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I am trying to understand, intuitively, the mapping of a sinusoidal signal's fundamental frequency from time domain to frequency domain using $\textrm{DFT}$ formula. Given the time domain samples $\{x[0], x[1], \dots, x[N - 1]\}$; we have from the $\textrm{DFT}$ formula:

$X(f_k) = \displaystyle \sum_{n = 0}^{N - 1}x[n]\exp\left(-j2\pi f_kn\right)\tag{1} \label{dft}$

for $f_k = k/N$ and $k =0, 1, \cdots, N - 1$.

For this purpose I used a sinusoidal signal in Matlab and its windowed version. Here is an excerpt from my Matlab code:

Fs = 1000; 
Ts = 1/Fs;
t = 0:Ts:(1000 - 1)*Ts; %1sec

A = 2;
F = 20; 
y1 = A*sin(2*pi*F*t); 
y2 = y1.*hann(length(y1))';

nfft = 2^nextpow2(length(y1));
Fy = (Fs/2)*linspace(0, 1, nfft/2+1);

Y1 = 2*abs(fft(y1, nfft));
Y1(1) = .5*Y1(1);
Y1 = Y1./max(Y1);

Y2 = 2*abs(fft(y2, nfft));
Y2(1) = .5*Y2(1);
Y2 = Y2./max(Y2);

See the figure below for the time domain and frequency domain plots of the signals

enter image description here

I have two questions:

  1. How can one intuitively see that the linear combination of exponentials from $\eqref{dft}$ will yield a sum with an absolute amplitude $\left| X(f_k)\right|$ that has a maximum at the fundamental frequency $\textrm{F = 20 Hz}$ ? Or is this an optimization problem of the absolute amplitude spectrum $\left|X(f_k)\right|$ wrt to $f_k$ ? Or is this just the magic of the $\textrm{DFT}$ ?

  2. How is the tapering of the signal by non-rectangular window explain from $\eqref{dft}$ the better localization of the maximum at $\textrm{F = 20 Hz}$ (i.e minimized leakage around the fundamental frequency) ? I am well aware of the theory on windows, leakages. I'm more looking for an explanation based on equation $\eqref{dft}$. From the visual inspection of $y_1$ and $y_2$ on the top figure, how could one conclude, from the linear combinations in $\eqref{dft}$, the difference of shapes in $\left|Y_1(f_k)\right|$ and $\left|Y_2(f_k)\right|$?

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    $\begingroup$ i noticed that you have exactly 20 cycles of the sinusoid in the plotted window. is that your entire DFT length? it appears to be so and that your DFT would be operating on a length 1000 block of data. then, for the rectangular window (which is really no window at all), the spike at 20 Hz should be 1 FFT bin thick. there should be no little blue "skirts" on the side as shown. not if there are exactly an integer number of cycles in the FFT input buffer. $\endgroup$ – robert bristow-johnson Jul 18 '15 at 4:06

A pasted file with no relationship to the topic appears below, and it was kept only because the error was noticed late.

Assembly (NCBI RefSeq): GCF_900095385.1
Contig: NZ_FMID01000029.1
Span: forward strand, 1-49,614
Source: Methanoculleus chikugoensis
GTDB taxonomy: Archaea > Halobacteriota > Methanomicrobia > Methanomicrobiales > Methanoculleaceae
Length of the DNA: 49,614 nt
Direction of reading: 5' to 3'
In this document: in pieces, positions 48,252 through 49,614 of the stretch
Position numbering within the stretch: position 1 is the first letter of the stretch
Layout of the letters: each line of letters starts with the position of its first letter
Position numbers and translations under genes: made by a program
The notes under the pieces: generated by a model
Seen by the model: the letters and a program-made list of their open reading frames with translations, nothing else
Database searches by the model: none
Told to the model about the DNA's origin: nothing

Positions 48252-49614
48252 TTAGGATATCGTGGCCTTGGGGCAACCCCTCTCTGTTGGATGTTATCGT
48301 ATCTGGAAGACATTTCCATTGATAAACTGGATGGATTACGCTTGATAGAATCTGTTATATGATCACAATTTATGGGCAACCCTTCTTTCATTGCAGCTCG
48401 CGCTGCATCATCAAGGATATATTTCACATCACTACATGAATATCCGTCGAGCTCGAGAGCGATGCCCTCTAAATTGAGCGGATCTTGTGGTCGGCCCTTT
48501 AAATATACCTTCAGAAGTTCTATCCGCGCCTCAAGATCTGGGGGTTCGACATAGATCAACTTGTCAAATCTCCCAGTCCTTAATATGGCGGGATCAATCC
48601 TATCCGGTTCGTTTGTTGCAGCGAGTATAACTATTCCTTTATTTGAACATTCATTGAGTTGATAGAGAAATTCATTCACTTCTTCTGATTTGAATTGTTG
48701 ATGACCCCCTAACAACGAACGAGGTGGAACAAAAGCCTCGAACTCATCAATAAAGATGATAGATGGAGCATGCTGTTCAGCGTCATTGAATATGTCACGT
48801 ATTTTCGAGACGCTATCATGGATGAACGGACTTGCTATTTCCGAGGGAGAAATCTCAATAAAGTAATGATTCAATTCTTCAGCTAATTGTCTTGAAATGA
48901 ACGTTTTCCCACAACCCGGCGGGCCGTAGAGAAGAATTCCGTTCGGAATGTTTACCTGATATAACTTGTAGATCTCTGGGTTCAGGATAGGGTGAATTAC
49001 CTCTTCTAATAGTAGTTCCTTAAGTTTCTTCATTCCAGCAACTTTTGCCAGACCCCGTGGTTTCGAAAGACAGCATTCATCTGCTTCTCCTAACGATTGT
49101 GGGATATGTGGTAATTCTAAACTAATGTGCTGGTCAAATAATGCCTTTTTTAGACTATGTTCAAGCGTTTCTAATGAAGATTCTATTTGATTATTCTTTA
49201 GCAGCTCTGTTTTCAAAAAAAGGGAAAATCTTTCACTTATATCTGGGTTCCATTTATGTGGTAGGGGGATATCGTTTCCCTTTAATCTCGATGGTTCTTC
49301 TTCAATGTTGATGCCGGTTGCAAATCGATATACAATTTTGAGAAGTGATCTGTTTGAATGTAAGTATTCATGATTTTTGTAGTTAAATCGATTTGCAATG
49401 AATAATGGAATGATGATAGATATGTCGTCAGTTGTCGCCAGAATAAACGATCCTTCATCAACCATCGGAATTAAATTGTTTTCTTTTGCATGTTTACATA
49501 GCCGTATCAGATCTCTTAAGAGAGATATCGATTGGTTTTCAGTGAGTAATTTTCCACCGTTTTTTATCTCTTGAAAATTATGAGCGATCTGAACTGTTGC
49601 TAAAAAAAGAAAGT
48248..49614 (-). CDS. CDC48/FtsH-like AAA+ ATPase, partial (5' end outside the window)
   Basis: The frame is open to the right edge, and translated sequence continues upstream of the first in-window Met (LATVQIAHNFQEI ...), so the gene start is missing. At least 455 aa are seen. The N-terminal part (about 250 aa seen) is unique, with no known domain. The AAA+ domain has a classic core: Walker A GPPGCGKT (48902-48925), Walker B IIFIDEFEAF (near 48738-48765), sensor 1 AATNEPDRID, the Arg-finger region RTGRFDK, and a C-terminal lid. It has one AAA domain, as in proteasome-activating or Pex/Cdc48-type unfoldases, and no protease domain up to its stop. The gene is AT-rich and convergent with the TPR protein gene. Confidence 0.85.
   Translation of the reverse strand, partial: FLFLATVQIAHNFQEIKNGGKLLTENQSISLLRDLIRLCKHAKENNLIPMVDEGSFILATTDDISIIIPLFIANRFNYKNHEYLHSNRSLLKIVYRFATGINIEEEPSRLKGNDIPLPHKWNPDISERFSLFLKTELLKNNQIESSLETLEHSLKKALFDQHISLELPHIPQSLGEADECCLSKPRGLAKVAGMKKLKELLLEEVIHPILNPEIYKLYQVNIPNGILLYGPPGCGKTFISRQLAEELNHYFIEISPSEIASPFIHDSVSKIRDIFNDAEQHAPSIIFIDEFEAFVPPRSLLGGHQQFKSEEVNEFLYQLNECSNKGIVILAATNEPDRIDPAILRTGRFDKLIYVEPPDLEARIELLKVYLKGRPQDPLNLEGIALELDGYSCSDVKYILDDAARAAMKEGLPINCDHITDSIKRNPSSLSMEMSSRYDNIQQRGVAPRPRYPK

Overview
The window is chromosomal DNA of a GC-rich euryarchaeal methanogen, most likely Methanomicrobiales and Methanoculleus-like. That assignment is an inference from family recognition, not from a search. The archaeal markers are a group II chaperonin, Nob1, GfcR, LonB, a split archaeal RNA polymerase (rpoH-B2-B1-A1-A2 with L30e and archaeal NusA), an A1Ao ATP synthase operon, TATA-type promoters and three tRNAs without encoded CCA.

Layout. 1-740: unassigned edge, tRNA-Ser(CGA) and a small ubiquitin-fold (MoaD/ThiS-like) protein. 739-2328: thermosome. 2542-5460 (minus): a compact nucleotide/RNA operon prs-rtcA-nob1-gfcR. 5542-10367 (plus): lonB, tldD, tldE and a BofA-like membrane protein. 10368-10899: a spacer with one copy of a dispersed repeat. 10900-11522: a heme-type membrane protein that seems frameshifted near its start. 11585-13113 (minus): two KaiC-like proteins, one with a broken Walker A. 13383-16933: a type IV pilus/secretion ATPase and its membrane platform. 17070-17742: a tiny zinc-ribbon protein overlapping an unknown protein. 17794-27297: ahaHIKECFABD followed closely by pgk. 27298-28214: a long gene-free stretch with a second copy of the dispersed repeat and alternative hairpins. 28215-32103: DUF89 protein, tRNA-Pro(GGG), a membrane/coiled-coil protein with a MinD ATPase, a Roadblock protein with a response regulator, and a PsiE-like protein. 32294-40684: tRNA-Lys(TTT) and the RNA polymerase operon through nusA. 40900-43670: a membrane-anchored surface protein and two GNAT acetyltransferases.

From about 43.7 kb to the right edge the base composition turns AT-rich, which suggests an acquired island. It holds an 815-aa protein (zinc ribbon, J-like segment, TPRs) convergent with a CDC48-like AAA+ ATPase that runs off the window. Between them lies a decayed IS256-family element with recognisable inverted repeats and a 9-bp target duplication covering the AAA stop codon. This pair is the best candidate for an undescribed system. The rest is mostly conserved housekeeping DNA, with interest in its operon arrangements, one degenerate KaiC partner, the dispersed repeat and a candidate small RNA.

• $\begingroup$ @robertbristow-johnson Yes. I have a 20 Hz signal for a second of duration, hence the 20 cycles. It is the entire length DFT, but took the single side. The DFT is 1024 block, 1000 data plus 24 for the padding. Having the Fs and NFFT be multiples of each other seems to give a reasonably better blue plot around the fundamental frequency. $\endgroup$ – Gilles Jul 18 '15 at 14:01
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    $\begingroup$ "The DFT is 1024 block, 1000 data plus 24 for the padding." and "... hence the 20 cycles. It is the entire length DFT..." are inconsistent with each other. your 20 cycles do not take up the entire DFT length. if they did, there would be a single non-zero bin in the positive frequencies (bin 20) and a single bin in the negative frequencies (bin 1004, which is 1024-20) and no little skirting or sidelobes around that single spike. $\endgroup$ – robert bristow-johnson Jul 19 '15 at 2:48
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    $\begingroup$ Well, then I would say to you that it is not necessarily the case that "... the tapering of the signal by non-rectangular window explain from (1) the better localization of the maximum..." A rectangular window of 1024 points (which is really no window at all) with the sinusoid making exactly 20 cycles in that aperture, that will show the maximum more clearly and accurately than anything else. $\endgroup$ – robert bristow-johnson Jul 20 '15 at 2:09
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    $\begingroup$ @Gilles The DFT is a projection of a signal onto a sum of harmonically related sinusoids. The the projection of a sinusoid onto any harmonically related sinusoid over the period of the lowest-frequency sinusoid is 0 unless the two sinusoids have the same frequency. (Try multiplying two sinusoids of different frequencies and then integrating over the period of the sinusoid). The nature of sinusoids is that they only project onto themselves and project no energy onto other sinusoids. If you think about it this way, it may help you develop intuition about what happens with the DFT. $\endgroup$ – MrMas Jul 23 '15 at 16:51

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